Rare Unlocked 5G Hotspot Hits US Market


In the world of 5G, wireless hotspots are expected to play a bigger role. These little bricks translate the 5G around you into enough Wi-Fi to power a home, office, or construction site. But limited hardware and restrictive service plans have so far held back that potential.

Netgear may be fixing the hardware issue, at least, with the Netgear Nighthawk M5, the first unlocked multi-operator 5G hotspot we’ve seen. The M5 is certified for the AT&T and T-Mobile networks, and operates on the lower than 6 GHz frequency bands of both networks, as well as the next C-band. The hotspot does not have millimeter waves, but our Fastest mobile networks results 2021 has shown that the middle band, including the C band, is really where most people will feel a difference to 5G.

Right now, this is the only option if you need a forward-looking hotspot on AT&T. None of AT & T’s existing retail access points support C-band, which the operator will start activating in 46 markets next year. C-band will likely bring the first widespread AT&T 5G performance that is better than 4G, so that’s a big deal.

Having said that, I’m pretty sure AT&T will sell this hotspot at some point. AT&T has a long-standing relationship with Netgear and they’re going to want devices that use their new C-band waves. We’re just a little ahead of the curve right now.

There is a little mystery as to whether the M5 works on Verizon. Netgear says it “works best” on AT&T and T-Mobile. Verizon has a sometimes uncomfortable relationship with uncertified 5G devices. This is something people will have to test when the hotspot hits the market, so I would stop buying it for Verizon for now.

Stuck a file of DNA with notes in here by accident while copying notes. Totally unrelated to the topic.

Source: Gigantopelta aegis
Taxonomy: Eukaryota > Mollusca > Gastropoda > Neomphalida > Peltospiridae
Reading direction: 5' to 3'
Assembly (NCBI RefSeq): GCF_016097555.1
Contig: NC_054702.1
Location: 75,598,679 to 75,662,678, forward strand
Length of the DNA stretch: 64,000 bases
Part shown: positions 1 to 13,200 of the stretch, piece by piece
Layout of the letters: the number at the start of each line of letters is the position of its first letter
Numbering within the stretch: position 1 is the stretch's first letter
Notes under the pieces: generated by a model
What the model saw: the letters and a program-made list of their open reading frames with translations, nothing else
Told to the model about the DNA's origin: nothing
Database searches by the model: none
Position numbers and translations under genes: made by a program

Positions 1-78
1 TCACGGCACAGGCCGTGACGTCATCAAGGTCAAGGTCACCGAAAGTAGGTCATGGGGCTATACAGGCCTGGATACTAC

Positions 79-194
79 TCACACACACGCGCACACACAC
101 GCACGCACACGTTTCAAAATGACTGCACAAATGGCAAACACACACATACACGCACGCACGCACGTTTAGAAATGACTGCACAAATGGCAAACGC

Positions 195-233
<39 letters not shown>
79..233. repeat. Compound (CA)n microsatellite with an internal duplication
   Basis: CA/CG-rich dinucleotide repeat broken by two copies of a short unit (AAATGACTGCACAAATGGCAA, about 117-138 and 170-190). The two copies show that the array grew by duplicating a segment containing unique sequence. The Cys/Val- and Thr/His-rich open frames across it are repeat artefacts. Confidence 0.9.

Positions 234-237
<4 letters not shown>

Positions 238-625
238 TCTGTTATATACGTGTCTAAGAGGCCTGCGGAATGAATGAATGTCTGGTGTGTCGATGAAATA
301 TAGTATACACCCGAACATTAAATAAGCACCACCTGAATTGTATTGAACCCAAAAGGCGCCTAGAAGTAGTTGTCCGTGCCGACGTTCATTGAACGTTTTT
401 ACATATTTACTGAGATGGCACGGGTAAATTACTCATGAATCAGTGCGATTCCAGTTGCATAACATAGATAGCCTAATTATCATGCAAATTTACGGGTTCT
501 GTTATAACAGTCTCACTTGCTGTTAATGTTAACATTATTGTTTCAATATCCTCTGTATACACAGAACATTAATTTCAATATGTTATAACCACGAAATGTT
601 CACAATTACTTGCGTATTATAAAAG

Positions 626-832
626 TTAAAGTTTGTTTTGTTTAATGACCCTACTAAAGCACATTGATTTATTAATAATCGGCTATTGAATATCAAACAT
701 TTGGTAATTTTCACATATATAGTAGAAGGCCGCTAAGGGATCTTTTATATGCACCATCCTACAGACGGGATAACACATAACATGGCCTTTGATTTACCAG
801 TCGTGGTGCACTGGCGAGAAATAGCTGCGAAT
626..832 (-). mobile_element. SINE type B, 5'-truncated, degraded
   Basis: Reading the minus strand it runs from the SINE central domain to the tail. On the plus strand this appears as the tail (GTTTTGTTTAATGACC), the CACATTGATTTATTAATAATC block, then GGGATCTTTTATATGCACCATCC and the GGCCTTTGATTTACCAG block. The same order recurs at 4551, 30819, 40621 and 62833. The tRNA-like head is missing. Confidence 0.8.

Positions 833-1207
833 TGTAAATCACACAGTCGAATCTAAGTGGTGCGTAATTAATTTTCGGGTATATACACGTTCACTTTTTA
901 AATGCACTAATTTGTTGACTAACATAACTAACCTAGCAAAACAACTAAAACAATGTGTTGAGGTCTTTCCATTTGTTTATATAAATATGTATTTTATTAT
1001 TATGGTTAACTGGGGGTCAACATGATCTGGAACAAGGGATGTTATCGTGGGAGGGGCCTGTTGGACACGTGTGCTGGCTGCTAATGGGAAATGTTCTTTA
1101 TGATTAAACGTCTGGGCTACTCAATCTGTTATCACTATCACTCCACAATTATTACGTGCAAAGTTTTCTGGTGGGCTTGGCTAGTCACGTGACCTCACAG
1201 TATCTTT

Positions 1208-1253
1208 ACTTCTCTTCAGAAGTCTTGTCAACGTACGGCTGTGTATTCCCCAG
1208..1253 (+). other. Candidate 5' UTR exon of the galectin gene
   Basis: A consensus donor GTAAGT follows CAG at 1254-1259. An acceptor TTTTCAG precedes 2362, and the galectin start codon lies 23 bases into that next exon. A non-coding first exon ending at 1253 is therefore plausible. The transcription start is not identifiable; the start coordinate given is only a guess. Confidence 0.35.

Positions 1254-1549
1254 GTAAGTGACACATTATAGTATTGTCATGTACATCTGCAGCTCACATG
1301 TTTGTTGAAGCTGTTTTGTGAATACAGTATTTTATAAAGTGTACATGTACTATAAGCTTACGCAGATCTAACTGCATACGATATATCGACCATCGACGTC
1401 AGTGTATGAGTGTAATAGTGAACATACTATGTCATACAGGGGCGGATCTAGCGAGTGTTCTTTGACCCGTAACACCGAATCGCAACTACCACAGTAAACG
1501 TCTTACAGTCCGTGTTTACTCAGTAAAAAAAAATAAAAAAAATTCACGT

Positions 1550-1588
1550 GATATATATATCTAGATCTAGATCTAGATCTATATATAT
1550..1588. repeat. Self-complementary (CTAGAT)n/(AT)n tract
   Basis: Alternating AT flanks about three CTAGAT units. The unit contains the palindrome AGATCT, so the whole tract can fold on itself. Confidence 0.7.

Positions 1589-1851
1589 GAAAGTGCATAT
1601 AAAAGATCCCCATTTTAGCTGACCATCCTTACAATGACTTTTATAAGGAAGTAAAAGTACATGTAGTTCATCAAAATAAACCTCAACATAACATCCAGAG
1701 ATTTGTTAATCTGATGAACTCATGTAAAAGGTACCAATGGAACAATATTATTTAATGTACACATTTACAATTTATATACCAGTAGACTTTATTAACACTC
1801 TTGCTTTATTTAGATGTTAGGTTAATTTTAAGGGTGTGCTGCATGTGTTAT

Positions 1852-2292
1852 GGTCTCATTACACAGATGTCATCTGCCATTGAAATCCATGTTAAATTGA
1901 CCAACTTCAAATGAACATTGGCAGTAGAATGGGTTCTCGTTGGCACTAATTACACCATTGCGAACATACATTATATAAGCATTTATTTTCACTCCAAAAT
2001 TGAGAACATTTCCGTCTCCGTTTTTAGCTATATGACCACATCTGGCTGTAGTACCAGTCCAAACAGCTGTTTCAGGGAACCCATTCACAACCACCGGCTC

The M5 is a cute black puck with all the frills you expect from a hotspot. It features a touchscreen interface, two easy-to-access external antenna ports, and USB-C and Ethernet ports to act as a wired modem. It supports 32 simultaneous device connections. The 5,040 mAh battery operates for up to 13 hours.

Earlier access points had issues with their Wi-Fi connections that were too slow for the full potential of 5G. It’s important to remember that a 5G hotspot isn’t about delivering a bunch of gigs to a PC, it’s really about powering 10 or 20 devices in an area, so the maximum throughput per device isn’t doesn’t have to be as fast as the 5G Connection source.

The M5 does pretty well on this front, however, with 802.11ax, 802.11ac, and a gigabit Ethernet port. This will give you around a gig per device, which is fine here as sub-6 connections usually don’t exceed a gig anyway.

The unlocked nature of the puck means it works on AT&T, T-Mobile, and the virtual operators that use these networks, such as Metro, Boost, and Google Fi. It’s always frustrating that in the 5G era, you can’t get an unlimited hotspot plan to serve as a home connection. T-Mobile and AT&T both sell unlimited home plans, but they must be used in specific hardware and cannot be moved. Right now the best hotspot deal is $ 50 / month for 100GB from T-Mobile, which tends to come and go unexpectedly.

I would be happy, for example, if T-Mobile allowed the use of this access point instead of the Nokia router that it sells with its home Internet service. In my review I found this router to be unreliable and I wish there were some hardware alternatives. It is also easier to connect external antennas to this hotspot than to this router.

You’re going to pay a premium for that power and flexibility. The unlocked M5 costs $ 699.99, about double what hotspots cost directly from carriers. (At T-Mobile, the Inseego M2000 costs $ 336.) If you’re in no rush and are an AT&T loyalist, you might want to wait for the carrier to pick it up and sell it for a lower price. .


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